Human traffickers begin hunting for their victims in any number of venues, using any tool available to them. This can be a person at church, a teacher at school, or a neighbor down the street. These days, it’s very common that the hunt begins online, either through social media, video gaming, or chat rooms. Don’t assume that any platform is safe from traffickers, or that any child is too young to be a victim. Childrens’ games are often a prime spot for traffickers to lurk. Discord servers about a certain fandom or social group are also likely spots. Social media messages that may appear completely benign could be from traffickers who are looking to become your friend and then exploit that.
Traffickers know very well the type of people who will be most susceptible to victimhood, and they search for certain characteristics to find the people who are most vulnerable. This may be nothing more than a naivete about the larger world, especially in children. But it may also be emotional neediness, low self-confidence, and economic stress.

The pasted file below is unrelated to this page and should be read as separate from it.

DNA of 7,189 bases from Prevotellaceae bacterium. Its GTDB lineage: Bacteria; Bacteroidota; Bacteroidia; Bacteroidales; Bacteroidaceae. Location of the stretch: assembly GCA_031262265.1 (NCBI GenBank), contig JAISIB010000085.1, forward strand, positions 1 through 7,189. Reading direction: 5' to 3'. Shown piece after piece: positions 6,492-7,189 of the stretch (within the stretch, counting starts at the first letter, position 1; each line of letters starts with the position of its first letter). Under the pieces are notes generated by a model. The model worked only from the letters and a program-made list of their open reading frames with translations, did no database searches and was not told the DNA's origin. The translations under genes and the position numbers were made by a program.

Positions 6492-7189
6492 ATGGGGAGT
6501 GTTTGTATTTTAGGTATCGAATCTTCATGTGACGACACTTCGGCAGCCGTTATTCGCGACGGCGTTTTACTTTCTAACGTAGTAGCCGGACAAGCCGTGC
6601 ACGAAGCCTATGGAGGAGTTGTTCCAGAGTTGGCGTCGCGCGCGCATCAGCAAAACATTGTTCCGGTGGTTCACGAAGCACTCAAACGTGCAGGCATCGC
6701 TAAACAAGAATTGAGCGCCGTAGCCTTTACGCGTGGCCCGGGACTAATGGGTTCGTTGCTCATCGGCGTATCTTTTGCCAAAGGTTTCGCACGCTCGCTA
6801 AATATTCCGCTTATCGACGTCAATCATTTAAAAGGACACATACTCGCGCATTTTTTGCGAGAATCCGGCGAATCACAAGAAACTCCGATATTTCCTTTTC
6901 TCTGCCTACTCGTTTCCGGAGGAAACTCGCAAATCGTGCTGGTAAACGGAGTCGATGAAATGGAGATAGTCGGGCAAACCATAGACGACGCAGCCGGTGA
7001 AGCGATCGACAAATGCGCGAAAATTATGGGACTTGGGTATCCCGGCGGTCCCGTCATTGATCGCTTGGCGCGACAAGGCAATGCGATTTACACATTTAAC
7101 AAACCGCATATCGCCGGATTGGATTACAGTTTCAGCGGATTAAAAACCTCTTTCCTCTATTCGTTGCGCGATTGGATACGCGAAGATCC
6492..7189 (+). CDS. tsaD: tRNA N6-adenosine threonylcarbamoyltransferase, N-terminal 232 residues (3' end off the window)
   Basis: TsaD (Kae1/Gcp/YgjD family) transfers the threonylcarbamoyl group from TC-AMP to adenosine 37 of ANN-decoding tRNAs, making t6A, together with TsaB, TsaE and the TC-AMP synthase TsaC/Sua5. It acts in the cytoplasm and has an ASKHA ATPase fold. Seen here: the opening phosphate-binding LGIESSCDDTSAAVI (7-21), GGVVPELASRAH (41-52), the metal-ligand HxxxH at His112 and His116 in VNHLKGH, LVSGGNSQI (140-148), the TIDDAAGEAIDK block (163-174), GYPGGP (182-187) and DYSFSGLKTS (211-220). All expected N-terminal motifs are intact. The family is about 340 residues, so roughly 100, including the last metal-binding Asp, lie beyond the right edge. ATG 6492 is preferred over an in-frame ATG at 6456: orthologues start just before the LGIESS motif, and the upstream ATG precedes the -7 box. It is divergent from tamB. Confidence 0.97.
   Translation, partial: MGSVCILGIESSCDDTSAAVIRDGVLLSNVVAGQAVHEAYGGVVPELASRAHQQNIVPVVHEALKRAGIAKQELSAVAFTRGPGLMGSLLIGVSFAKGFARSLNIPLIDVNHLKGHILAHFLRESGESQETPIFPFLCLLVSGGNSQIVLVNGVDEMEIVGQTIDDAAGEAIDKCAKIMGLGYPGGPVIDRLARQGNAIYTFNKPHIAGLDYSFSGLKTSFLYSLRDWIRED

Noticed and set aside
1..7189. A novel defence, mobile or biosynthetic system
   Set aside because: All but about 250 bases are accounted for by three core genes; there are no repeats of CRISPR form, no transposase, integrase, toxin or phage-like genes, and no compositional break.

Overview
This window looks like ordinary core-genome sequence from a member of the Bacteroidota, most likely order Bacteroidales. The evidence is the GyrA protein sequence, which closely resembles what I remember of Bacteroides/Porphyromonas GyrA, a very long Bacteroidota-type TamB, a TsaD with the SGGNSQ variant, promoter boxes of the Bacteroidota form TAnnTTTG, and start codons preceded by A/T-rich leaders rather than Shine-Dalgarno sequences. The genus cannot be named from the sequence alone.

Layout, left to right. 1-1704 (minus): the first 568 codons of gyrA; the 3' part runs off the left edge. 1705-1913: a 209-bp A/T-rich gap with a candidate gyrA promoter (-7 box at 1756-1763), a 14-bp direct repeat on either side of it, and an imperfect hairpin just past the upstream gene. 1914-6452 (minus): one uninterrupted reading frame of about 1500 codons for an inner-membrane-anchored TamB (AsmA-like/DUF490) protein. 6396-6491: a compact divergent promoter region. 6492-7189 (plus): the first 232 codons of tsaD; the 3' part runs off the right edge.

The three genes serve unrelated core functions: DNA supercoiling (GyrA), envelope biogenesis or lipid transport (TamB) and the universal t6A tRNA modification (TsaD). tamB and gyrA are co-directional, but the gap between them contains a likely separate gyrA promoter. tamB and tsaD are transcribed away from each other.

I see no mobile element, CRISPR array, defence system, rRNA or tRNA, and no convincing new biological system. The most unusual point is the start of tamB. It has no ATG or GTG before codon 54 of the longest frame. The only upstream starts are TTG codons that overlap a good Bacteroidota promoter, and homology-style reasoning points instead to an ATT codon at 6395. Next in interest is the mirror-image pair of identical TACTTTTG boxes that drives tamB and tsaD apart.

What the trafficker is looking for is buttons that he can press to make the victim do certain things. If a child is lonely, the trafficker poses as a true friend who will never leave them. If a person has low self-confidence, the trafficker can play on those insecurities, telling them any number of things from “No one would love you but me,” or “You’re worthless, but I’ll pay attention to you.” And if someone is in economic stress, the trafficker is always full of tricks to con them into thinking they can solve their problems: modeling jobs, talent scouts, jobs out of town that offer high paychecks.
All of these and more are buttons that the trafficker can push to get at his victims.
Once a trafficker has gotten the attention of a victim and begun to press some of their buttons, they begin the process of gaining that victim’s trust. This is often a slow process, taking place over weeks or months as they lead their victim along the road to total control. Often, traffickers will send current trafficking victims, usually other girls, to befriend the victim and to further draw the victim into the web. These girls act as scouts for the trafficker.